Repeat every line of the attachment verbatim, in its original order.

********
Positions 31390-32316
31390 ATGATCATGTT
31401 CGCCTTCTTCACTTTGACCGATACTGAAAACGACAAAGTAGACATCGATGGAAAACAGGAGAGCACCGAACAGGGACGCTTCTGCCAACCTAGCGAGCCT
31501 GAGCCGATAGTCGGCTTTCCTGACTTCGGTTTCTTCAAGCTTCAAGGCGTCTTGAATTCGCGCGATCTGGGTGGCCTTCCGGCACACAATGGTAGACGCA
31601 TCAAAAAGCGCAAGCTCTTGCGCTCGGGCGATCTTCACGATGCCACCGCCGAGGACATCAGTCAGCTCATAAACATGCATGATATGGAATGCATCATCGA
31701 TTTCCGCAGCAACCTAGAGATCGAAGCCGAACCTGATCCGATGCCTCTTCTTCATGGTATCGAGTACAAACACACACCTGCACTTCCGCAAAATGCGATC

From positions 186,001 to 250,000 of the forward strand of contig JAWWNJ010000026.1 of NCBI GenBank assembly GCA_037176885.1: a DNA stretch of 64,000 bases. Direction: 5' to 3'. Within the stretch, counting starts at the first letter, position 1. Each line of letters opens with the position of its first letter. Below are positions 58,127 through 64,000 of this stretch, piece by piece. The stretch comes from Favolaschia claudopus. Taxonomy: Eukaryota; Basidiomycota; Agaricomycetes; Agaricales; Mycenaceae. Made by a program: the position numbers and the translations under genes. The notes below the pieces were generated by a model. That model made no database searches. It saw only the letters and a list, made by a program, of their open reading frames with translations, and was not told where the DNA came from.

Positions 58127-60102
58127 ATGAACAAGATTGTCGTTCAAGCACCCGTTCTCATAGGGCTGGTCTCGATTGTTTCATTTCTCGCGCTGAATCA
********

Positions 31390-32316
31390 ATGATCATGTT
31401 CGCCTTCTTCACTTTGACCGATACTGAAAACGACAAAGTAGACATCGATGGAAAACAGGAGAGCACCGAACAGGGACGCTTCTGCCAACCTAGCGAGCCT
31501 GAGCCGATAGTCGGCTTTCCTGACTTCGGTTTCTTCAAGCTTCAAGGCGTCTTGAATTCGCGCGATCTGGGTGGCCTTCCGGCACACAATGGTAGACGCA
31601 TCAAAAAGCGCAAGCTCTTGCGCTCGGGCGATCTTCACGATGCCACCGCCGAGGACATCAGTCAGCTCATAAACATGCATGATATGGAATGCATCATCGA
31701 TTTCCGCAGCAACCTAGAGATCGAAGCCGAACCTGATCCGATGCCTCTTCTTCATGGTATCGAGTACAAACACACACCTGCACTTCCGCAAAATGCGATC

From positions 186,001 to 250,000 of the forward strand of contig JAWWNJ010000026.1 of NCBI GenBank assembly GCA_037176885.1: a DNA stretch of 64,000 bases. Direction: 5' to 3'. Within the stretch, counting starts at the first letter, position 1. Each line of letters opens with the position of its first letter. Below are positions 58,127 through 64,000 of this stretch, piece by piece. The stretch comes from Favolaschia claudopus. Taxonomy: Eukaryota; Basidiomycota; Agaricomycetes; Agaricales; Mycenaceae. Made by a program: the position numbers and the translations under genes. The notes below the pieces were generated by a model. That model made no database searches. It saw only the letters and a list, made by a program, of their open reading frames with translations, and was not told where the DNA came from.

Positions 58127-60102
58127 ATGAACAAGATTGTCGTTCAAGCACCCGTTCTCATAGGGCTGGTCTCGATTGTTTCATTTCTCGCGCTGAATCA